To fully appreciate the $93 million Steven Tanger Center for the Performing Arts, you need to see an event. However, tickets are not cheap.
On Thursday, Nov. 18 from 2 to 7 p.m., the public is invited to an open house at the Tanger Center. The open house is free and gives people an opportunity to tour the Tanger Center and view what the public-private partnership, formed to build the new performing arts center, has accomplished.
The Tanger Center was built with over $43 million in private funds, provided through the Community Foundation of Greater Greensboro, and about $50 million in public funds, financed mainly with parking fees, ticket fees and the hotel/motel tax. No city property tax revenue is being used to finance the Tanger Center.
When the plan for the a new performing arts center to replace the ageing Memorial Auditorium in the Greensboro Coliseum Complex was first discussed by the Greensboro City Council in 2012, then Mayor Robbie Perkins suggested that the performing arts center be moved from the Coliseum Complex to downtown Greensboro and that $10 million in private funding be raised to pay the additional cost of building the new performing arts center, or “music hall” as some publications referred to it, in downtown Greensboro.
The original cost estimate for building the new performing arts center was $40 million at the Coliseum Complex and $50 million in downtown Greensboro.
The final cost of the Tanger Center was almost double that original estimate, but the amount of money raised privately increased more than fourfold. Congresswoman Kathy Manning, who now represents the 6th District, was the lead fundraiser for the Tanger Center, and as the cost of the Tanger continued to climb, so did the amount of private money that Manning raised.
Everything was in place for the grand opening of the Tanger Center on March 20, 2020, with the original public open house scheduled for March 29.
On March 12, 2020, North Carolina Gov. Roy Cooper cancelled all events in the state that involved gatherings of over 100 people due to the COVID-19 pandemic.
So, the beautiful, brand new Tanger Center sat empty and unused until Sept. 2, 2021, when Rhiannon Giddens and Friends performed.
And now that original open house scheduled for March 29, 2020 is being held on Thursday, Nov. 18 beginning at 2 p.m.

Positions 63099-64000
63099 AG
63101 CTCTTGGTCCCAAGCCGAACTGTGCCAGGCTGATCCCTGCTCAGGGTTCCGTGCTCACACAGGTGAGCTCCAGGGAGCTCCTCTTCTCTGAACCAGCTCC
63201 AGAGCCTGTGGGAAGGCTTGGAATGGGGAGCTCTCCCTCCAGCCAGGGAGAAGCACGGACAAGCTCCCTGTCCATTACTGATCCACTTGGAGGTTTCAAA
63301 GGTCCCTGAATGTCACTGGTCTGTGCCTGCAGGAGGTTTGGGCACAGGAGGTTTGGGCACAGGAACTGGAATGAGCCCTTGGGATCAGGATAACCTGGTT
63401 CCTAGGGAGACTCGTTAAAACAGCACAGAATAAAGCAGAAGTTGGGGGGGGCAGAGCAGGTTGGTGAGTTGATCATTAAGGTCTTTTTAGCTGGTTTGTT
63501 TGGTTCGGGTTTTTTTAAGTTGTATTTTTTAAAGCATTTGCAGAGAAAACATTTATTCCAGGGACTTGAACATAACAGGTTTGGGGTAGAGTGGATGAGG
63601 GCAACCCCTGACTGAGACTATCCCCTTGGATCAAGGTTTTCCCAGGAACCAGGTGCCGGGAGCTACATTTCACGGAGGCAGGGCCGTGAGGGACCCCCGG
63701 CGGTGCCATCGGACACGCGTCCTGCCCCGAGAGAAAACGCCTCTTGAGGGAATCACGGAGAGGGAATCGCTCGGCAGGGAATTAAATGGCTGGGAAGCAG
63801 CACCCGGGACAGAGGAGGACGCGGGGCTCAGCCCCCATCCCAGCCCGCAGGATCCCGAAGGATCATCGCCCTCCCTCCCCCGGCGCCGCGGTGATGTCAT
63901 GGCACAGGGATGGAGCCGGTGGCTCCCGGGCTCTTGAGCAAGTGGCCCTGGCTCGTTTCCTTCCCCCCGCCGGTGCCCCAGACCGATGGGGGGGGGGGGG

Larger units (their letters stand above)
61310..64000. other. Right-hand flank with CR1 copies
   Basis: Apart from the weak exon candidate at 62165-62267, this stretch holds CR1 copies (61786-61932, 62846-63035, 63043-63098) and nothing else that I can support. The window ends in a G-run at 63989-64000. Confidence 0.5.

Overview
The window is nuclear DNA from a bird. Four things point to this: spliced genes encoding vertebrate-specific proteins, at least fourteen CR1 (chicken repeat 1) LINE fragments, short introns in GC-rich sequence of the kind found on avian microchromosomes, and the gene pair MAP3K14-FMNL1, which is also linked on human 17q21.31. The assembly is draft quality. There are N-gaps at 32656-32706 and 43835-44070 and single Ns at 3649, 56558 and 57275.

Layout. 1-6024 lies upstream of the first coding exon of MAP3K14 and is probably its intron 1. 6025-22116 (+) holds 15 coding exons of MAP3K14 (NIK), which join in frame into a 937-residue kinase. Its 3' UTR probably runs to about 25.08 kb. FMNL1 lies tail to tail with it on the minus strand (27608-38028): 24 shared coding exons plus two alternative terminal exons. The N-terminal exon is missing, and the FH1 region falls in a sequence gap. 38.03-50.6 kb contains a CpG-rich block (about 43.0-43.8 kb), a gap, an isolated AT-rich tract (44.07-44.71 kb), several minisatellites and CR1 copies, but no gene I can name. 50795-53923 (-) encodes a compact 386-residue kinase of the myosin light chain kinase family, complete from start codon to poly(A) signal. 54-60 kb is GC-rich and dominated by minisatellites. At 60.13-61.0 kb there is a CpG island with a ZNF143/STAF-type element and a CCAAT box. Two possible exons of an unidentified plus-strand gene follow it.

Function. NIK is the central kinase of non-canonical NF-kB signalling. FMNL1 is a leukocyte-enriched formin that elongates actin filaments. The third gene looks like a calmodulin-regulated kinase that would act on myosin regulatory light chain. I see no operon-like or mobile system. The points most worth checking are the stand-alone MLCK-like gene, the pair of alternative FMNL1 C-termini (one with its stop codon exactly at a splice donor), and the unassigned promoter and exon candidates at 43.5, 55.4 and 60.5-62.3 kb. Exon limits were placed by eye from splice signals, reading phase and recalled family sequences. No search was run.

$50 million in public funds, used to destroy people’s hearing.
The hotel/motel tax which hits our vulnerable population of homeless and poverty stricken community daily especially in this frigid weather. A monument to political donors and their puppets. An obstacle to private enterprise and a giant funding black hole for staffing and maintenance perpetually .
Are homeless people big hotel users in Guilford county? (Serious question)
All I have to say is after the newness wears off don’t come poormouthing for money like the Woolworth Museum.
The Tanger Center is going to cost the citizens of Greensboro millions of dollars every year in the coming years. It will NEVER support itself. Patrons are selective in which events they will attend and will NOT attend but a few each year. Parking will always be a problem and going downtown is never a good idea these days. Crime is a major problem now and will increase in the future. Two many events will prove to be a big costly mistake with fewer and fewer people attending each time. This is a non cultural City and NOT New York where there is a more supporters of the arts and quality patrons that enjoy this level of performance. Hold on to your wallets citizens YOU are about to be taken for a very expensive tide. Be the way, I”M a performer myself and I KNOW the ARTS.
It isn’t a question of knowing the arts as much a question of economics. Sellout shows will drive more business and increase tax revenues as a result. Wicked was a major success economically. Question is…will they have enough big shows to attract the out of town quests or was Wicked just that popular of a show and a one off.
Overall it is important for a city to have entertainment to attract and retain businesses and it’s workers. The old memorial theater wasn’t doing the job and the example of DPAC in Durham shows that this can be a very good thing if managed well.
Greensboro has plenty of entertainment downtown just look for the burning and looting of small stores and listen for the gunshots don’t worry about the police they won’t come